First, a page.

I own that I am disposed to say grace upon twenty other occasions in the course of the day besides my dinner. I want a form for setting out upon a pleasant walk, for a moonlight ramble, for a friendly meeting, or a solved problem. Why have we none for books, these spiritual repasts-a grace before Milton-a grace before Shakespeare-a devotional exercise proper to be said before reading The Fairie Queene?
I grow ominously tired of official confinement. Thirty years have I served the Philistines, and my neck is not subdued to the yoke. You don't know how wearisome it is to breathe the air of four pent walls without relief day after day, all the golden hours of the day between ten and four without ease or interposition ... these pestilential clerk-faces always in one's dish. O for a few years between the grave and the desk!
Alas! how light a cause may move Dissension between hearts that love! Hearts that the world in vain had tried, And sorrow but more closely tied; That stood the storm when waves were rough, Yet in a sunny hour fall off, Like ships that have gone down at sea When heaven was all tranquillity.
What a dead thing is a clock, with its ponderous embowelments of lead and brass, its pert or solemn dullness of communication, compared with the simple altar-like structure and silent heart-language of the old sundials! It stood as the garden god of Christian gardens. Why is it almost everywhere vanished? If its business-use be superseded by more elaborate inventions, its moral uses, its beauty, might have pleaded for its continuance.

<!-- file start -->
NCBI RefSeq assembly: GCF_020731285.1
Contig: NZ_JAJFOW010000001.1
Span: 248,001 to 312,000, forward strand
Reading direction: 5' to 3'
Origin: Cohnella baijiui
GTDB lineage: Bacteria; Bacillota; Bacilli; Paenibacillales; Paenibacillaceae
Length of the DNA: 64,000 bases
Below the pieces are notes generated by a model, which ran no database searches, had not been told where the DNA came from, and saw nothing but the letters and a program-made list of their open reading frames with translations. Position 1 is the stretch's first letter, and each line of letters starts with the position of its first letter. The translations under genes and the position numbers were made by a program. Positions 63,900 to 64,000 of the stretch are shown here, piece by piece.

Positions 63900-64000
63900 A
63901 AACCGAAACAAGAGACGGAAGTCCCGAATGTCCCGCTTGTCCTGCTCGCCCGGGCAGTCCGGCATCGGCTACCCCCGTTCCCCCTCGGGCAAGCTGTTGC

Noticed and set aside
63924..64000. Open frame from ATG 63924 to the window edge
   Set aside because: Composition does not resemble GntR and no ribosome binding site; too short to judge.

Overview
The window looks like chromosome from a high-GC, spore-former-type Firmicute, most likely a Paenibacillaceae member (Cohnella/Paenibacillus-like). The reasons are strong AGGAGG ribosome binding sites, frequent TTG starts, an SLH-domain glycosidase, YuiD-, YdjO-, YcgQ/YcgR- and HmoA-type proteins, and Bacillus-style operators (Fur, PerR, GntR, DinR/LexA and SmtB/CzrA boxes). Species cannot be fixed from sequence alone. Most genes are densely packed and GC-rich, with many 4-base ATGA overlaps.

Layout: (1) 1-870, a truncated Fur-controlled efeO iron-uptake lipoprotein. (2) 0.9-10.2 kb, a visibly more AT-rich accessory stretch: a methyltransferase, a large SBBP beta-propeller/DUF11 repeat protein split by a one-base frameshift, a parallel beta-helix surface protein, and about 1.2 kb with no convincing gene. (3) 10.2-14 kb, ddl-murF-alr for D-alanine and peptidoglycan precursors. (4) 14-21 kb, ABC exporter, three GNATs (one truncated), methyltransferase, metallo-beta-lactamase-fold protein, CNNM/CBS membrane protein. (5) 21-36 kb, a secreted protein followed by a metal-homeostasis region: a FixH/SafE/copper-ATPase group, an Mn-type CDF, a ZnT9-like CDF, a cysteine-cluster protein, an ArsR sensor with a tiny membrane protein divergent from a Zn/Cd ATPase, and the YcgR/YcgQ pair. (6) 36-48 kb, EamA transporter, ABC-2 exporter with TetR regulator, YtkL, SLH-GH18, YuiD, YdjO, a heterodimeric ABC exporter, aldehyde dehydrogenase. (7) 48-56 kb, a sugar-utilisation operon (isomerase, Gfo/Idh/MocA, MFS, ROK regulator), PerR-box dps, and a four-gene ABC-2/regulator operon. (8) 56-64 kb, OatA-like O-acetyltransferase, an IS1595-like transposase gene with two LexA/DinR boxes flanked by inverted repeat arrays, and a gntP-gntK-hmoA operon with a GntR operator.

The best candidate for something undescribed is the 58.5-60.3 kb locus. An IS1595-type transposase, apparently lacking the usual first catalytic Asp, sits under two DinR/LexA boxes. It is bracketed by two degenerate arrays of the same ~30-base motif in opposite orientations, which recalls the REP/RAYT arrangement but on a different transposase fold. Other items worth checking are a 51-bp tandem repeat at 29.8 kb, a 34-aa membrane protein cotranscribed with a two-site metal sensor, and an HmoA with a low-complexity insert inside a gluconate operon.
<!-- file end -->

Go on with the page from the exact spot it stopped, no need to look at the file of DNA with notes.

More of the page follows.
Returning to town in the stage-coach, which was filled with Mr. Gilman's guests, we stopped for a minute or two at Kentish Town. A woman asked the coachman, "Are you full inside?" Upon which Lamb put his head through the window and said, "I am quite full inside; that last piece of pudding at Mr. Gilman's did the business for me."
There is absolutely no such thing as reading but by a candle. We have tried the affectation of a book at noon-day in gardens, and in sultry arbours, but it was labor thrown away. Those gay motes in the beam come about you, hovering and teasing, like so many coquets, that will have you all to their self, and are jealous of your abstractions. By the midnight taper, the writers digests his meditations. By the same light we must approach to their perusal, if we would catch the flame, the odour.